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Zucandy: The Healthy Alternative to Fruit Snacks

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Although we gardeners facetiously complain about our abundance of zucchini this time of year, we love the multitude of recipes we can make with it. By now, we have already sautéed it in extra virgin, doused it with soy sauce in stir-fry, and grilled it with asparagus. We’ve tucked it into frittata, spiralized it into zoodles, and baked it into every kind of bread imaginable. We’ve given away truckloads to our friends as well as enemies and anonymously left it on our neighbors’ doorsteps in the dead of night. It’s true what they say; necessity is the mother of invention, and it has always been necessary for me to use up my summer quantum quantity of squash. Going over and beyond the norms, I have tried to use it up in as many fringe recipes as I can, but I believe this is one of my most creative yet. I call it zucandy.

I must admit that I didn’t invent it, but I came across this idea by random experimental accident, what I call REA. I’m not sure where it began, but I found several varying recipes already online; I had to Google to see if it would make me famous. Mine simply calls for mature zucchini, peeled, cored, cut into small pieces, boiled in fruit juice and sugar, and dehydrated. In the beginning, I didn’t have a recipe because, first, I had already begun the experiment before I Googled, and, second, I wouldn’t have been able to follow the recipe anyway. However, by trial and error, a cornucopia of chicken treats, and a good deal of determination, I was able to come up with a recipe for an edible, yummy, fun snack.

During my experiments, I was thinking about how these tasty little gems could be the healthy equivalent of commercial fruit snacks, which contain megadoses of corn syrup, unpronounceable ingredients such as acetylated monoglycerides and scary sounding stuff like malic acid. Yes, we eat this stuff all the time and it is tasty. Our kids can’t seem to get enough of it. But I think there is a better way. And it’s cheap, easy and you get the bonus of using up that seemingly never-ending supply of summer zucchini.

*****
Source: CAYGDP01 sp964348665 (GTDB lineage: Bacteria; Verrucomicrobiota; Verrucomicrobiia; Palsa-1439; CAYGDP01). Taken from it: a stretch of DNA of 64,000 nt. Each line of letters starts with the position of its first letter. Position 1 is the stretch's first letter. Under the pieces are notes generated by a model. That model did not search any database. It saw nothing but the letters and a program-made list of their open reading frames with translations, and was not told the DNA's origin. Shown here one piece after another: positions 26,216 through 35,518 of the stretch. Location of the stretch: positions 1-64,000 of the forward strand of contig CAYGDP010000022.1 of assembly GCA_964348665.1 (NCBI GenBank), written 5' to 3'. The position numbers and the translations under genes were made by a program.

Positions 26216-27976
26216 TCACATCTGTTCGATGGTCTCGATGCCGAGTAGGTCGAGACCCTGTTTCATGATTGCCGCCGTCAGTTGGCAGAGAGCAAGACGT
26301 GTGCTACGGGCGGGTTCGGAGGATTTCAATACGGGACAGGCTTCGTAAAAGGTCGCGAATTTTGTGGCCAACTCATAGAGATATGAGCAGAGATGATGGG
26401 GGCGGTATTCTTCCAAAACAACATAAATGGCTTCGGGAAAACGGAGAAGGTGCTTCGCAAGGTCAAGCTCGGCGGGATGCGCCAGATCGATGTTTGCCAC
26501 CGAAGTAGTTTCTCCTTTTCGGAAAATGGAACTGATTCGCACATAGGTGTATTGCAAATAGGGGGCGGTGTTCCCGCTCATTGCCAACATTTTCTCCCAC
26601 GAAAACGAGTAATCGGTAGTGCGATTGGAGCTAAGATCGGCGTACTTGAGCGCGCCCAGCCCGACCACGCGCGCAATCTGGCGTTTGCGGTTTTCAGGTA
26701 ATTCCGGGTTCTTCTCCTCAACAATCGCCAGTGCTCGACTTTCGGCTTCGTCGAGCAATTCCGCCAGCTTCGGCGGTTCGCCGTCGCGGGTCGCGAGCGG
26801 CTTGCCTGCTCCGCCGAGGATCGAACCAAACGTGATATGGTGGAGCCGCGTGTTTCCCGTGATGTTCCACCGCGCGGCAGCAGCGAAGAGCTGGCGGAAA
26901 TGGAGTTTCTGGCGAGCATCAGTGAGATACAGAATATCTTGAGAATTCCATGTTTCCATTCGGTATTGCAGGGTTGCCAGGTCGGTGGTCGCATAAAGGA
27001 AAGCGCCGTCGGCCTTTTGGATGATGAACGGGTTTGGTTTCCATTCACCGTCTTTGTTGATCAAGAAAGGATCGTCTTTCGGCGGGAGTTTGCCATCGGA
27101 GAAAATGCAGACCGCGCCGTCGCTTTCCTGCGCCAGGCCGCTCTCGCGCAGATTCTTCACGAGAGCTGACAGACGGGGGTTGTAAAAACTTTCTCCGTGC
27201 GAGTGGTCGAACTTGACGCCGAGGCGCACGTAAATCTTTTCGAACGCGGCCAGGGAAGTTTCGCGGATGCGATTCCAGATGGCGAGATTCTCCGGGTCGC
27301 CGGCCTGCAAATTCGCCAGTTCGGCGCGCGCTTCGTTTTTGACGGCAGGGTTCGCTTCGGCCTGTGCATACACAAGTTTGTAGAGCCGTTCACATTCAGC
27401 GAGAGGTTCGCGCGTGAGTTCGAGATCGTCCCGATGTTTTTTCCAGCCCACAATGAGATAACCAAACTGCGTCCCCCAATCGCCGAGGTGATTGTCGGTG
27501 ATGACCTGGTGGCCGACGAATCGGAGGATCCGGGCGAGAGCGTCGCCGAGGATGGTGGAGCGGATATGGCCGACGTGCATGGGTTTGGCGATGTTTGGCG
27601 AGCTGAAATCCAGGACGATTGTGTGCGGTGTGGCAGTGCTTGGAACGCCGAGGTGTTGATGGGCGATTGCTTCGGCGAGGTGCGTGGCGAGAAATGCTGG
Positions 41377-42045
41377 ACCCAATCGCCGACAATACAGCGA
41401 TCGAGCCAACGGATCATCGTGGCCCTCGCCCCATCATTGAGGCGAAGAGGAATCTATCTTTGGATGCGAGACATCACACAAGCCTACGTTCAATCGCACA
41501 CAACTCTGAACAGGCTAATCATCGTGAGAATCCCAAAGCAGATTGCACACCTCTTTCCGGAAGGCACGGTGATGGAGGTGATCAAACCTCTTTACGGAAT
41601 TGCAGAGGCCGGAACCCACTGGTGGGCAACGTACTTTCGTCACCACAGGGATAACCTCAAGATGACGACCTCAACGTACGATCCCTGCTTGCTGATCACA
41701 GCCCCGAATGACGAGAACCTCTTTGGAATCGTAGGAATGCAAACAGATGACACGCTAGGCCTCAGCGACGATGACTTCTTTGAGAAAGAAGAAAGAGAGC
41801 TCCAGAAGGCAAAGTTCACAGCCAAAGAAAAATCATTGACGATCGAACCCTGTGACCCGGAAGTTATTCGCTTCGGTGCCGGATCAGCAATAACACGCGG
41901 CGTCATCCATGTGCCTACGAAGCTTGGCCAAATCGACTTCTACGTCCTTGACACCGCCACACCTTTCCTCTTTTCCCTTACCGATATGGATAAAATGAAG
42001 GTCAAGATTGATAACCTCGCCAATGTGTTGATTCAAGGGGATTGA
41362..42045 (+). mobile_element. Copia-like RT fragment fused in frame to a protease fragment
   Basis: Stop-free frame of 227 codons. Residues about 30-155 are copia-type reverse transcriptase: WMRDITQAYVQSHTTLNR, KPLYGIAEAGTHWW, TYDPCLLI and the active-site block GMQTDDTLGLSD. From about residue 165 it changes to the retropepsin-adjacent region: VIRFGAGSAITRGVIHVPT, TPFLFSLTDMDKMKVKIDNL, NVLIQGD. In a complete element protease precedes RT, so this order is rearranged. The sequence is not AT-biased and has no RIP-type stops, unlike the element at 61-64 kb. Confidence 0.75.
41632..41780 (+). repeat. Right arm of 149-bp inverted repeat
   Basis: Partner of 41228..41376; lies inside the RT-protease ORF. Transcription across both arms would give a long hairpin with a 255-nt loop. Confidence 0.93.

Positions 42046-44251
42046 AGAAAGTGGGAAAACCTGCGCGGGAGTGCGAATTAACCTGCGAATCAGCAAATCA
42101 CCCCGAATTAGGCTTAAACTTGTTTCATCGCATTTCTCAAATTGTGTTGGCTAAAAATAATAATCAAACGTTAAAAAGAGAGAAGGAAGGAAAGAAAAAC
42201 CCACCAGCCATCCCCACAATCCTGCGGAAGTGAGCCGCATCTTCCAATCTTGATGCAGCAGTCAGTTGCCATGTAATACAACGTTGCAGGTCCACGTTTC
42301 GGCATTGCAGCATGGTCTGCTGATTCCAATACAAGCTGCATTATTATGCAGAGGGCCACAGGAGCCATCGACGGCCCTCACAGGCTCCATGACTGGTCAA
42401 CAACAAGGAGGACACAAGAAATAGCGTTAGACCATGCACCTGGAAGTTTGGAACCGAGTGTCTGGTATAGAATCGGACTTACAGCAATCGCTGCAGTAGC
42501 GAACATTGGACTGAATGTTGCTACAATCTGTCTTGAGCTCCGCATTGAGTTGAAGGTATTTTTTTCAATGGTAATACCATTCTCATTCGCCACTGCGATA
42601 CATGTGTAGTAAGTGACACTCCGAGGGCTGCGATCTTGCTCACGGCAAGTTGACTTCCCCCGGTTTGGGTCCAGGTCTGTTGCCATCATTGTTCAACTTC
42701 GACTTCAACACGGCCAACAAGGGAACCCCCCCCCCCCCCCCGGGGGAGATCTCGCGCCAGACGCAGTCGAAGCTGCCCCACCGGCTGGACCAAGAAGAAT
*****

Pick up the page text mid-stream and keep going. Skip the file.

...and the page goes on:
If you decide to try it, you might want to Google “fruit flavored zucchini,” which is what I did. I found everything from using pineapple juice for canning zuc spears, to boiling cut-up pieces in Kool-Aid, but then we’re back to those weird ingredients again. The really cool thing about zucchini is that it takes on the flavor of whatever you cook it in. I tried a variety of natural fruit juices, adding a drop or two of coordinating food color. I gave my dehydrator away, because the sun works just fine for me, and sun-dried tomatoes does sound better than dehydrator-dried tomatoes, not to mention being easier to say. It takes just about six hours of cost-free energy for a good drying. I flip them about halfway through, just to help speed up the process. When they’re still just a bit tacky, I shake them in a little sugar for a nice finished appearance.

I get excited every summer now, just leaving those little zucs out there on the vine to mature into the dreaded firewood size. Thomas Edison took about a thousand tries before he perfected the light bulb. Hmmm…one thousand zucchini; not a problem. ■

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This basic recipe screams for oodles of experimentation. Hopefully you will have a large crop to play with!

4 cups mature zucchini, cored, peeled, cut into 1″ x ½” pieces
1 cup fruit juice
½ cup sugar
Food coloring if desired

Add food coloring to juice and sugar, mix well and then add zucchini. Boil about 25 minutes over medium heat until transparent and juice thickens, being careful not to scorch. Add water if necessary. Drain and dry on paper towels. Spread on parchment-lined cookie sheets to dry in sun, or follow directions for dehydrator. Shake in sugar, or 3 tablespoons of powdered sugar and 1 T cornstarch, to keep from sticking. Note: this recipe is young- and old-kid tested and approved.